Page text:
Some of the rider animations appear to be floating above the ground level rather than on it; this is noticeable when cresting a hill and observing oncoming riders that are cresting in the opposite direction.

All in all, a good start but really the support for controlling the simulation from the computrainer head unit is not a nice to have, it’s a must-have.

I will definitely be doing more rides on this, keep up the good work.


(W ish I was Outside) #2

Setting lower tension ~2.3 seemed to produce a better result in terms of the power/HR correlation. Today in trying to figure out a reasonable protocol for starting zwift and being able to calibrate without leaving the bike to interact with the computer to start Zwift, I started Zwift but did not have it scan for the computrainer, I rode and calibrated the Computrainer then (using a windows IR remote control) scanned for the computrainer. It found it but somehow got confused and before I could start the simulation it completely lost track that the computrainer was there and would not find it on subsequent scans. I had to stop and restart Zwift (but not the Computrainer) and then it all started OK. I did not attempt to calibrate between starting Zwift and scanning the second time. Having to get off the bike to go over to the computer is a real PITA. I’m sure mine is a very common setup, desktop computer connected to a short throw projector displayed on a big screen in front of me, so the computer is not in front of me or in arms reach in any way. I think this would be typical at least for a lot of people and definitely for anyone running multiple trainers off the same computer (I’m just running one in my basement).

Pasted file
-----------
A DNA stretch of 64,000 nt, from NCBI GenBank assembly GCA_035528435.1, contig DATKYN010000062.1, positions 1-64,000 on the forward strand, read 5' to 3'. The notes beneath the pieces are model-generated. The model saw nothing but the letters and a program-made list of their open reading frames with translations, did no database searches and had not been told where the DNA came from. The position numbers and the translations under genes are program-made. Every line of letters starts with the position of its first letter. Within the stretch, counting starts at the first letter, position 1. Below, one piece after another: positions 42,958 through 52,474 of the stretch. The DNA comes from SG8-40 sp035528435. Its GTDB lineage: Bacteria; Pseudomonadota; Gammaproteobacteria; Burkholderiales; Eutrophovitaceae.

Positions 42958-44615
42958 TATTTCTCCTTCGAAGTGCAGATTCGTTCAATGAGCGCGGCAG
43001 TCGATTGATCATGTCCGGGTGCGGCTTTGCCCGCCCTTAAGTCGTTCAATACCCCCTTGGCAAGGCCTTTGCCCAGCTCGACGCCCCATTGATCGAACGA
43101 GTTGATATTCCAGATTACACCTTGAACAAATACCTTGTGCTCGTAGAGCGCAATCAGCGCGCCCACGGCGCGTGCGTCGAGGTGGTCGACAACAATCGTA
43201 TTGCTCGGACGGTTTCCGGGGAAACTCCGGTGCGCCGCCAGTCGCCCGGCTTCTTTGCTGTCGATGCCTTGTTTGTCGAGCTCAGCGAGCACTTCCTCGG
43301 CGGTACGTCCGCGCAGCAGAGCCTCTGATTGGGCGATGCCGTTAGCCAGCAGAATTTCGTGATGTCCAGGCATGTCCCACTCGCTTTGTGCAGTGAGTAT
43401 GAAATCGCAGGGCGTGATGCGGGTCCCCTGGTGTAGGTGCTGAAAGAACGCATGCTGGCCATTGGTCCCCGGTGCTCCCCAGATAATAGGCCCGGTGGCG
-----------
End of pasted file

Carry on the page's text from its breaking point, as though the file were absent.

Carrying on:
Experimented a bit more with drafting, it was hard to tell whether the difference it made was realistic, my sense is that this area needs work, that the effect in the sweet spot is less than in real life and the effect ‘not in the sweet spot’ is perhaps exaggerated.

The simulation seems to have a hard time detecting the difference between sitting and standing based on cadence and power; I would be standing climbing at around 400W and it would show me sitting down even though because I was standing the cadence dropped down into the 70s. Usually if I’m sitting and climbing sitting down with a deliberately low cadence, I’d still be at 80rpm not down in the 70s. If I’m just coasting along then my power would be low, it would never be under 300W if I’m standing so that would be one way to tell the difference between standing and sitting if the cadence is low i.e. >300W and cadence below 78 = standing. On the other hand I think it did a pretty good job of detecting on the rivet sprinting vs just regular riding.


(W ish I was Outside) #3

Oh, and some of the heuristics that determine the rider animations should probably be scaled based on the rider’s declared FTP vs actual current power output.